The letters ‘RHE’ that often appear at the top right-hand corner of a baseball scoreboard stand for runs, hits, and errors. Here’s how those letters play into following a baseball game.

R – Runs

The blocks labeled by inning numbers on the scoreboard keep track of the runs each team scores in their half of each inning. So, if the visiting team scores two runs in the top of the first inning, that block on the scoreboard shows a “2,” as in the image above.

The “R” column keeps track of the total runs scored by each team during the course of the game.

In the example above, the visitors scored two runs in the top of the first, none in the second, and one in the top of the third, for a total of three runs.

Meanwhile, the home team didn’t score in the first but did score one run in the bottom of the second inning. So, heading to the bottom of the third, the “R” column on the right-hand side shows a cumulative score of 3-1 in favor of the visitors.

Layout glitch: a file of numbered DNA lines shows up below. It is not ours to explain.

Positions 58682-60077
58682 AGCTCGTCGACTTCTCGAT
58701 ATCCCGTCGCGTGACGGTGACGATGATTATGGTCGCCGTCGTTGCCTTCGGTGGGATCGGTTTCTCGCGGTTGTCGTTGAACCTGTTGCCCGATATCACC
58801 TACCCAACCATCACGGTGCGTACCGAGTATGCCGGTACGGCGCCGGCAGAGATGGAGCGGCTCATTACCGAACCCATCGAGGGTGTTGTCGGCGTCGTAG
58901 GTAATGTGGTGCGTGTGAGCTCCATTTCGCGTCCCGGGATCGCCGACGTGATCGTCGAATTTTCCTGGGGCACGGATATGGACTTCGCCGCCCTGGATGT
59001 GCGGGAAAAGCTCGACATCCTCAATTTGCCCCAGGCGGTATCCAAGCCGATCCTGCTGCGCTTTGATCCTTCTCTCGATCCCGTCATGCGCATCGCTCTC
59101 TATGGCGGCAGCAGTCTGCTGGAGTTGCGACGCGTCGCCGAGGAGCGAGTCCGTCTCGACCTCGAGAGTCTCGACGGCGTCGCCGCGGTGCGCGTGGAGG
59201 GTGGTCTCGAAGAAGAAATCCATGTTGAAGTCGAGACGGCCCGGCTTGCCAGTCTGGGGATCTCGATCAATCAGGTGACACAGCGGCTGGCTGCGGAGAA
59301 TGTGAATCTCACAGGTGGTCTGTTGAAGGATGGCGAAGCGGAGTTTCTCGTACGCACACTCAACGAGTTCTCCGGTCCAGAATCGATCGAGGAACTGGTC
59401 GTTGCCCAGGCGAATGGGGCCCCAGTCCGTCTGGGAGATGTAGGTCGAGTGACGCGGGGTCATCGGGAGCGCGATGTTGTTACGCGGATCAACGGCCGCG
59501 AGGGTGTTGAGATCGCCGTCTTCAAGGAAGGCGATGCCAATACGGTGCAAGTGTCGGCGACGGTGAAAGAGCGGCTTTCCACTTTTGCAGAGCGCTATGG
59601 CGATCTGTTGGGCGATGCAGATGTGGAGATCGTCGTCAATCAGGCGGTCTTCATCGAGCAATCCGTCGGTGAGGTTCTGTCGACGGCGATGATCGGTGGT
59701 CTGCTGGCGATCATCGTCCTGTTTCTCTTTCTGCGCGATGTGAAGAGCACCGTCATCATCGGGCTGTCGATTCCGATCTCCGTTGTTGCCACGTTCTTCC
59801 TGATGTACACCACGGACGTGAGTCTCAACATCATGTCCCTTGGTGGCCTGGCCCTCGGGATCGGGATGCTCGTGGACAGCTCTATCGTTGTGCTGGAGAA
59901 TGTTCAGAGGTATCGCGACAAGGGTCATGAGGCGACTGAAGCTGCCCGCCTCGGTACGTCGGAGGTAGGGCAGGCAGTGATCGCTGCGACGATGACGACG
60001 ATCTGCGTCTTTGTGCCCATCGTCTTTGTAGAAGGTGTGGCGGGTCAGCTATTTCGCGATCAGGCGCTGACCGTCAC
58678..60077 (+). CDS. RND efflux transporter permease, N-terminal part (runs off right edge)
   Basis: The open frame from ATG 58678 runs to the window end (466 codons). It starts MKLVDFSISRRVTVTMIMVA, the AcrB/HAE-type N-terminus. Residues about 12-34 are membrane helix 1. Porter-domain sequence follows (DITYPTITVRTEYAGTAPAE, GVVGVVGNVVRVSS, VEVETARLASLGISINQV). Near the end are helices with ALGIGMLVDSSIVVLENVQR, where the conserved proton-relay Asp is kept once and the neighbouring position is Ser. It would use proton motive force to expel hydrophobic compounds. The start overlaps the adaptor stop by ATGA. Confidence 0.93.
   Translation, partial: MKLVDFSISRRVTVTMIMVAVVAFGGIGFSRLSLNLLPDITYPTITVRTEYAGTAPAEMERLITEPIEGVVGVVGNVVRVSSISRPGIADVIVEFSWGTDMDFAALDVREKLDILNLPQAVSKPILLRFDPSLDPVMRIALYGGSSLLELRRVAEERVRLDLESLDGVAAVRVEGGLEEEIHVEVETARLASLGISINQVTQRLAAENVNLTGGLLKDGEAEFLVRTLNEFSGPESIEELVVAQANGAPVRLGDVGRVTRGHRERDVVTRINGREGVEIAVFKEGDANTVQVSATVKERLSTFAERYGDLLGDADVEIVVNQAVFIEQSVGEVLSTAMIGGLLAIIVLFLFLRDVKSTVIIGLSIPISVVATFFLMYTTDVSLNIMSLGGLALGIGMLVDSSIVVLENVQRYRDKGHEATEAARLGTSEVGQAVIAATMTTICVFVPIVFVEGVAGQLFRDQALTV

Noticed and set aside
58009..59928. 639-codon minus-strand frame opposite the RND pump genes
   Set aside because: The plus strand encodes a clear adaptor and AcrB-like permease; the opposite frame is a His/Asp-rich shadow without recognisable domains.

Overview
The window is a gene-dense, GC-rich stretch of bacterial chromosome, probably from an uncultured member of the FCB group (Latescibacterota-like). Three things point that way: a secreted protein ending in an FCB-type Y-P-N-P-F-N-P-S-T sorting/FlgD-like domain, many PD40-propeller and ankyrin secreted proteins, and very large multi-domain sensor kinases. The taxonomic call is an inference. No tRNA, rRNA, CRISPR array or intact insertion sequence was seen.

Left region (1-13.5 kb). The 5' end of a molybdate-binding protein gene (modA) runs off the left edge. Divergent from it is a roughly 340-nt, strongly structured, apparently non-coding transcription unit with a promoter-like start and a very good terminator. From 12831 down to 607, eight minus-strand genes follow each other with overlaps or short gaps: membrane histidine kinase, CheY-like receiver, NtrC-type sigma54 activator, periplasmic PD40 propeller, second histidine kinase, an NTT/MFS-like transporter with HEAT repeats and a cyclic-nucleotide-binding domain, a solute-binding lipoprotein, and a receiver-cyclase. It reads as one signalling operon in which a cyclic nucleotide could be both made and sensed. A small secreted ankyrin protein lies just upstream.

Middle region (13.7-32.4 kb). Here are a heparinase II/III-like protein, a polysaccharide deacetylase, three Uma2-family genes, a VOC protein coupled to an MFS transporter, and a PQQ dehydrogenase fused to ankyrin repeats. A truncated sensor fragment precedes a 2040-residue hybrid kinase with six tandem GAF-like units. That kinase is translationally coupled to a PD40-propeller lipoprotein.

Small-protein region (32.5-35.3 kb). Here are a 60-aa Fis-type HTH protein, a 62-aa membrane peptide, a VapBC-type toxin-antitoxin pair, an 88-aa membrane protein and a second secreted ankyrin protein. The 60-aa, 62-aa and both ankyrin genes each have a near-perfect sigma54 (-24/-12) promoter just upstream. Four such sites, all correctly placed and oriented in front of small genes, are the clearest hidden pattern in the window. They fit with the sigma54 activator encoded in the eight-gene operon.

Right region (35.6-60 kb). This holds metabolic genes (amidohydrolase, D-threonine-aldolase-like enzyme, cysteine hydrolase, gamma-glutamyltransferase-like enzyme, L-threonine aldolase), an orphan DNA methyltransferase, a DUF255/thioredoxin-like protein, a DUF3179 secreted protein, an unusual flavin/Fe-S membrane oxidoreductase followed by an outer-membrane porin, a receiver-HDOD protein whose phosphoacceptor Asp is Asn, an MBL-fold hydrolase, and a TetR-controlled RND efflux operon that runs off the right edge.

H – Hits

Each hit that a team collects during the course of a baseball game is reflected in the “H” column of the scoreboard as the game progresses. Unlike runs, hit tallies are not shown for each inning, but just for the overall game. So, in the example above, the visiting team has collected five hits and the home team has collected two hits as the game heads to the bottom of the third inning.

E- Errors

As with hits, the baseball scoreboard shows the total number of errors that a team has committed as the game progresses, this time in the “E” column at the far right-hand side. In the example above, the home team has committed one error, while the visitors have committed none, through the top of the third inning.

Errors are the only defensive metric shown on the scoreboard, and they’re the only negative shown, too. That one error shown in the example above occurred while the visiting team was batting and helped them out, but it’s recorded — and shown — against the home team.

Did You Know? The record for the most errors in a game by a single player is held by Andy Leonard, who committed 9 gaffes in a game for the Boston Reds in 1876.